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Mosquito Facts - Things You Should Know

Updated on February 5, 2011
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Mosquitoes

Mosquitoes can easily be thought of as the worst insects in the world; flying around biting people and animals leaving itchy welts and carrying disease, but there's a lot that most people don't know about mosquitoes. In this hub I will go over some facts about mosquitoes that I think will help you prevent and protect yourself(and your family) from mosquitoes. I believe that only when you understand something can you fully protect yourself from it.

The Species

There are about 3000 species of mosquitoes in the world. Approximately 150 of these are found in North America. Although there are such a large number of mosquito species the information I will be writing relates to all of them.

Reproduction

Mosquitoes require blood to produce fertile eggs. This is why they bite. Females lay multiple batches of eggs and require a blood meal for each batch, this means that each time a female lays eggs she must bite an animal/human to lay her next batch. They must lay there eggs in still water.

Life Span

Mosquitoes have a very short life, the average adult life span is only about 2 weeks. Although some types of mosquitoes hibernate and therefore have a longer lifespan, these types can live for 6-8 months but most of that is spent in hibernation.

Good It's Cold, No Mosquitoes

Mosquitoes are cold blooded animals which means that they can not produce their own body heat, they rely on the weather to keep them alive. The optimum temperature for a mosquito is 80 degrees fahrenheit, they become lethargic at 60 degrees fahrenheit, and they can not function in temperatures less than 50 degrees fahrenheit. This means when it's cold outside you won't have to mess with mosquitoes.

Although, if you live where the temperature ranges throughout the year don't think that when it gets cold the mosquitoes die. Many mosquitoes hibernate during the cold seasons. They hide out in warm places like animal burrows, hollow logs, and even basements.

Fuel For Thought

Mosquitoes get there energy from sugar, not blood. All mosquitoes feed on plant nectar, fruit juices, and liquids from plants. They feed every day. The sugar is used as their fuel for flight. Mosquitoes can live without blood, however as I said before they can't reproduce without blood. Although female mosquitoes are the only ones that bite! Males do not bite as they do not require blood. Did you know that?

Diseases

Yes, mosquitoes can carry diseases. In fact, any insect that feeds on blood has the potential of carrying and transmitting diseases. Mosquitoes are the biggest transmitter of disease in the animal kingdom, and they can carry almost any disease be it human or animal. They can transfer disease from animal to human and from human to animal, but the disease has to be able to infect the different type of host.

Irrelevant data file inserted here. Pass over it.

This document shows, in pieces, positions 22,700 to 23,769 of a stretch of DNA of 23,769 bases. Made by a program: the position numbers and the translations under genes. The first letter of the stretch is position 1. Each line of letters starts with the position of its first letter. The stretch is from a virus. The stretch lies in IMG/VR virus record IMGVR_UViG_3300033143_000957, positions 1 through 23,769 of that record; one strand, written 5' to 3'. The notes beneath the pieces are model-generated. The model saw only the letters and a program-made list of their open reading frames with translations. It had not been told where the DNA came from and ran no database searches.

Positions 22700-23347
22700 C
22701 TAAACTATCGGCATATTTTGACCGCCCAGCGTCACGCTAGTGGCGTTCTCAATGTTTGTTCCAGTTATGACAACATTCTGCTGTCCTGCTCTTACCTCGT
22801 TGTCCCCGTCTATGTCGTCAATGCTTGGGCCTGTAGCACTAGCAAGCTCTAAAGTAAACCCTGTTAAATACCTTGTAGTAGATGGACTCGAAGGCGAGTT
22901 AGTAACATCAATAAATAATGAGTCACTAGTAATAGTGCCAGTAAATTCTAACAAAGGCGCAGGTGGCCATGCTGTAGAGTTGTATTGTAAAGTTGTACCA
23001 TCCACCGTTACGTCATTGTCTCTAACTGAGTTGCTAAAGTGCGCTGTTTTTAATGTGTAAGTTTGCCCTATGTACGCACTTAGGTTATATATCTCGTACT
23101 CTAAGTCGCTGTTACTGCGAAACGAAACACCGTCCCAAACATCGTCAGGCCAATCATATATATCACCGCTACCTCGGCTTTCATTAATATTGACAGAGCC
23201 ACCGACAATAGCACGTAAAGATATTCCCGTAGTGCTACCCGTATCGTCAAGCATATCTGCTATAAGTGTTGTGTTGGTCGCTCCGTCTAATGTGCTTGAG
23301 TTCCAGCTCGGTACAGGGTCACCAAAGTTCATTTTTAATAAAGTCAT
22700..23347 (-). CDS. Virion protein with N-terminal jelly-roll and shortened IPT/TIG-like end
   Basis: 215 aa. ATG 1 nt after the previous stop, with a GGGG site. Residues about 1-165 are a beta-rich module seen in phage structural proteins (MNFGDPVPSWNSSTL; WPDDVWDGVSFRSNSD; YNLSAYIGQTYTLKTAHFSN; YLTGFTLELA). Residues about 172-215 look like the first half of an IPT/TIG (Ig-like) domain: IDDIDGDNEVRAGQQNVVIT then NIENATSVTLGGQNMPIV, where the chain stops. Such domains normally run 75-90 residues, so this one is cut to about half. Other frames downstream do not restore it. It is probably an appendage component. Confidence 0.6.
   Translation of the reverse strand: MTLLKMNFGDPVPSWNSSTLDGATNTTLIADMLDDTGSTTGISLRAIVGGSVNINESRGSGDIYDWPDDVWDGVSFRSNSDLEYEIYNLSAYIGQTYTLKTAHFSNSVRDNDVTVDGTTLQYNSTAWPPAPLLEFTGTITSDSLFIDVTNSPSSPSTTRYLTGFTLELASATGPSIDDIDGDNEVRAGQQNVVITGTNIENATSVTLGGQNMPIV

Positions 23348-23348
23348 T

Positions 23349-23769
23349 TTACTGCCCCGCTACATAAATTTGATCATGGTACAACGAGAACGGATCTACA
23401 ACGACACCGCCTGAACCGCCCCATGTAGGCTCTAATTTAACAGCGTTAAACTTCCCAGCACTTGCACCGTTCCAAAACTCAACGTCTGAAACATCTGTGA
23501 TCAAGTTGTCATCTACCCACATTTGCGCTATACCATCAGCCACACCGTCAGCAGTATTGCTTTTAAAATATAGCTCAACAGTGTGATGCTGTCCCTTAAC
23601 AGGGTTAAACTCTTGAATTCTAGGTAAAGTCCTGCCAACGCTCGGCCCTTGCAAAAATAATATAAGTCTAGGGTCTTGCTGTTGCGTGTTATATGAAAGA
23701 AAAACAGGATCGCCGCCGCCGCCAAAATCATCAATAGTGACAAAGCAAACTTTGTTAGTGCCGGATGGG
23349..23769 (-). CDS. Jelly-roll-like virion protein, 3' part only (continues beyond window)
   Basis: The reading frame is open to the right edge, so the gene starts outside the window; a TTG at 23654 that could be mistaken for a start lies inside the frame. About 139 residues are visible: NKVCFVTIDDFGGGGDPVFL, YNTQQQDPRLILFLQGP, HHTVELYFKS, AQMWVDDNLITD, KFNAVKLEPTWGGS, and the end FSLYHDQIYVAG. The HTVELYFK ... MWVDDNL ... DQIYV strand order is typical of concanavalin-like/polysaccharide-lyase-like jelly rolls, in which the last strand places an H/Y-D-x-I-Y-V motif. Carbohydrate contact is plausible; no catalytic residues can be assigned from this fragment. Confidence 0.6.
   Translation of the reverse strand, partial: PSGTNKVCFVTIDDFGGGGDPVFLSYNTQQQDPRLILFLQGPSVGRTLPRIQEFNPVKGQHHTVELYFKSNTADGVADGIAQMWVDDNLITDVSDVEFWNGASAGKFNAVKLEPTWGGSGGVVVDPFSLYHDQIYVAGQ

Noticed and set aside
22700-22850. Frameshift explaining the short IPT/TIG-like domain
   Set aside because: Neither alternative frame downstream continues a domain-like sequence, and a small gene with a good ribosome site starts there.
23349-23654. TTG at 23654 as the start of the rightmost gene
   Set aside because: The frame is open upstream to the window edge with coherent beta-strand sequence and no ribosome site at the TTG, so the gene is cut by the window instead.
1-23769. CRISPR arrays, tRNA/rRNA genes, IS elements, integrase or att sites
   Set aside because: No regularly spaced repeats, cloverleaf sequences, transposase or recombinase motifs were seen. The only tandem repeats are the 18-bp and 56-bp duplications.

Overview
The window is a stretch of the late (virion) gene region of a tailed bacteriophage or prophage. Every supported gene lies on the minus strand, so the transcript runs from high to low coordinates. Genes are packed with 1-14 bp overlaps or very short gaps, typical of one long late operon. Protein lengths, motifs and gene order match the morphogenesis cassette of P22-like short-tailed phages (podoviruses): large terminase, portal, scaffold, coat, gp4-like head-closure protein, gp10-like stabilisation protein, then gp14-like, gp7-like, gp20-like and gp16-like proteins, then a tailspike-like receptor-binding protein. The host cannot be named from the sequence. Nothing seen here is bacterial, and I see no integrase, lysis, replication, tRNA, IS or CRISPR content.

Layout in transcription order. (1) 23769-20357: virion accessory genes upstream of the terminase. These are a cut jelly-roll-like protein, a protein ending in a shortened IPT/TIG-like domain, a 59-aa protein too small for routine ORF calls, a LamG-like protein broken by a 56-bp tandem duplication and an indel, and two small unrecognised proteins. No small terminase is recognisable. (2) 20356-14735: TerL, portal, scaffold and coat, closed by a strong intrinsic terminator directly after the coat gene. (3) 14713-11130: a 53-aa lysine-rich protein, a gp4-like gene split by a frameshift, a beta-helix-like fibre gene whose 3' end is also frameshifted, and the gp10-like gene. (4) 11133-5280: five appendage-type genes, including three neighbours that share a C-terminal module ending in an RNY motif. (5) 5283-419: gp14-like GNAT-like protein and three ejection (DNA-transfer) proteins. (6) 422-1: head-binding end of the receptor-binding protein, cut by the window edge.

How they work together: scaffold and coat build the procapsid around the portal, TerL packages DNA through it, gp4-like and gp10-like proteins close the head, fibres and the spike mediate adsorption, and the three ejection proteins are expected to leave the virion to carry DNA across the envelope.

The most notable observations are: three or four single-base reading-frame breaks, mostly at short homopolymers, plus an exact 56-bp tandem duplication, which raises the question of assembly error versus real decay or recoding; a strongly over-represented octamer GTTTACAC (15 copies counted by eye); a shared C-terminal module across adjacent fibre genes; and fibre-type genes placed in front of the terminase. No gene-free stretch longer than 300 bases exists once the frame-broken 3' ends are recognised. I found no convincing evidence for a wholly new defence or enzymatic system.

A mosquito can carry and transmit heart worms from dogs, but they can't transmit it to a human as the disease can't develop in a human.

HIV/AIDS
Remember, I said mosquitoes can transfer ALMOST any disease, but not all! Mosquitoes can not transfer HIV, the disease that causes Aids. Even if a mosquito is feeding on an HIV infected host and stops halfway through and moves directly to another host, the disease cannot be transferred because there is not enough of it present to infect a new host. HIV is treated like food to a mosquito, it is digested like anything else. 

Mosquito Spit Itches

When a female bites a blood source, such as a human, they release a special saliva. The saliva helps blood from clotting while they are extracting it from the host. Usually we do not realize that we are bitten by a mosquito until after it happens. You discover a small itchy bump, but why?

The bump that you receive is not caused by the bite of the mosquito, that is the actual wound. The bump is caused by the saliva! It's actually an allergic reaction the saliva. Some people have a worse reaction than others. For most the irritation goes away within a day or two for some it may last for a week or more.

Why Me?

Scientists have studied this question for some time now but we still don't have a solid answer. We know that they are attracted to us by the C02 that we exhale, that's how they track us down, but after that it's basically a mystery. It's believed that fragrance and light have something to do with the decision of "who to bite?" We think that things such as perfume, cologne, hair spray, deodorant, and even your clothes can affect your chances of being bit. The color of your clothing affects the amount of light that is reflected from you, this is thought to affect a mosquito's decision to bite you.

Mosquito Magnet

Hopefully now you have a better understanding of mosquitoes. Stay safe out there!

Also, I want to take a moment to tell you about the Mosquito Magnet. I personally own three of these units for my 5 acre farm and they work great! I bring them out for parties at night and no one gets bit! They run on propane and are easily portable. You can find out more information about Mosquito Magnet by clicking here. They offer free shipping on most orders!

Comments

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    • Ding.A.Ling123 profile imageAUTHOR

      Ding.A.Ling123 

      4 years ago

      Thanks for the comment. Obviously typos can occur in my post as I am 50%(+/-) human. Am I supposed to take comments from someone who can't properly phrase a "question"!

    • profile image

      GrammarNazi 

      5 years ago

      I'm supposed to take advice from someone who can't use the correct "their"?

    • Healing Touch profile image

      Laura Arne 

      7 years ago from Minnetonka, MN

      Great info on our state bird, the mosquito

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